This dress was upcycled for a performance of “Phantom of the Opera”. The cast member who wore this had a walk on, and then sat in the opera box with Raoul.
I do not have pictures of the original dress . . . .but this simple upcycle consisted strictly of adding decorations to the dress. However, this back view (ignore the sequins) gives you the best idea of how it looked.
This is one of my favorite dress styles to find at a Thrift store as it is extremely versatile. Add a chemise . . and it becomes something Renaissance. Split the skirt to show an underskirt, and add any of a variety of sleeves, and perhaps a partlet or collar. . and it can be something Elizabethan or Tudor–and you can dress it up for nobility, or keep it simple for a more “villager” look. True, the skirt may not be as full as one might wish . . but . . if you are casting a show and have lots of chorus members, or just looking for an inexpensive way to make a costume–it is perfect and versatile.
For this particular dress, because it was mostly just seen from the waist up . . . I focused on that. Strictly speaking, for an 1860’s gown, it probably should have had a more off-the-shoulder look, and today I would probably do it differently . . for this particular production, it was fine . . and it did give the appropriate silhouette. (Keeping in mind also . . . that this was a minor, walk-on role . . . not to overshadow the costumes of the main characters).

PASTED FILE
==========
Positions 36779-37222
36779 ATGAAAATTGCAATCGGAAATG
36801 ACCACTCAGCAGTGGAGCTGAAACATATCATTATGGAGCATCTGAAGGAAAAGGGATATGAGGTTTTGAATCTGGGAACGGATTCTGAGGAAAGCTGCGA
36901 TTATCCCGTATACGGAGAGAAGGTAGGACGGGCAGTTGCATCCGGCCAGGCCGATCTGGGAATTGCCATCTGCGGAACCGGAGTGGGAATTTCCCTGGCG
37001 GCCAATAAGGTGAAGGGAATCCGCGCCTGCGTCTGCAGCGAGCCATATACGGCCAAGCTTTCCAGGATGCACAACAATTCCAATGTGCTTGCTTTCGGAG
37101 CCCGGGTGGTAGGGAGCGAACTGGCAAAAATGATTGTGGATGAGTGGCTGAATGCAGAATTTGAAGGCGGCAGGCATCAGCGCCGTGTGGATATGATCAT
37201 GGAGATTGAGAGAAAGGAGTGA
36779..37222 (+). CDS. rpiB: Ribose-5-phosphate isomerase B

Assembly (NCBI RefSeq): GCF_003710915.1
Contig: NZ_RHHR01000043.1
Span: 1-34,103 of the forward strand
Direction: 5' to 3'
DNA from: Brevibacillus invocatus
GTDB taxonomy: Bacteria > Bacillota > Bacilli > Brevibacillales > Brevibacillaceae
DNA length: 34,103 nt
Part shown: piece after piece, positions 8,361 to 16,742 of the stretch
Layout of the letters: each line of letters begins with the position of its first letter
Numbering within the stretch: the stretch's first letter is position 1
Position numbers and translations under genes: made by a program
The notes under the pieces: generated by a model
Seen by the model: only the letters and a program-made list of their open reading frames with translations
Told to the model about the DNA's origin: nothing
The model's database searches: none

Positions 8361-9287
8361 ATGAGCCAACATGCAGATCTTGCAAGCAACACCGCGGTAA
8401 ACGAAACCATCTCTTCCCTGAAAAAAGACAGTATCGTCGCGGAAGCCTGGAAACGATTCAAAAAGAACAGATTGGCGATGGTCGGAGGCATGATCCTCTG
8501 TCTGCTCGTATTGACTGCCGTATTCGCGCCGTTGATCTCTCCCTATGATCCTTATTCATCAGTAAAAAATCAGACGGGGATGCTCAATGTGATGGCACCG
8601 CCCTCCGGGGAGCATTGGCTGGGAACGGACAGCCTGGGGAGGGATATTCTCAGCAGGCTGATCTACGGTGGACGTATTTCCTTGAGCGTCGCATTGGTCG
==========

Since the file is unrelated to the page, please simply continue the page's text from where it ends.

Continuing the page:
I used a border of blue sequin ribbon around the neck and also at the waist. I then glued (using a fabric glue) rows of black sequins to the top. I also basted on a decorative design on the front using string sequins, plastic diamond mesh pieces, some random jewel flowers, and some glitter “leather” pieces from a broken headband.
I just recently repaired the dress and sewed the string sequins on as they were not staying secure with the fabric glue. I used a large zig zag. One important thing when sewing string sequins is to stitch in the direction that the sequins are going. I also like to use a large needle. A thin needle will more readily break if it hits a sequin it doesn’t “like”. A thicker needle powers through and/or stops the machine, and then I just adjust it to the side a bit and keep going.
Thoughts on sequins: not all sequins are created equal. I tend to prefer the hologram sequins. I haven’t made my mind up on cup vs. flat sequins for maximum glitz on stage . . . if anyone wants to weigh in with opinions . . . I would love to hear them. I had pretty much decided I liked cupped sequins better, but, then I realized that the sequin fabric I like best in my daughters dance outfits is made with flat sequins . . .so . . .???
Whatever sequin I pick, I would pick them ANY DAY over that confetti dot type fabric (or the squares). That stuff is wicked to sew on and gums the needle up horribly. HATE IT. I will spend the extra $ for real sequins any day.
One hazard of upcycling (and repairing) is trying to figure out how to squish a whole puffy dress under your sewing machine . . . . I ended up having to go at it from both directions in order to sew WITH the sequins.
Here is another picture of the front:
The cost for this upcycle was less than $10; $5 for the dress, plus $2-3 for the sequin ribbon. The black sequins I bought in a large spool, so the cost was negligible, and the other decorations were left over from other projects.
Here is the picture of the dress during the performance:
(So . . . . this was dress rehearsal . . .she ditched the visible red straps for the actual performance 🙂 )
Cinderella Ball Upgrade:
We used this same dress 5 years later for the Cinderella Ball. The narrow straps on this dress seemed out of place with the other gowns, so I added some sleeves. These sleeves were cut out of a silver sweater that was donated. Due to the glue on the straps of the dress, I had to whip them in by hand.
I really like how they changed the look of the dress.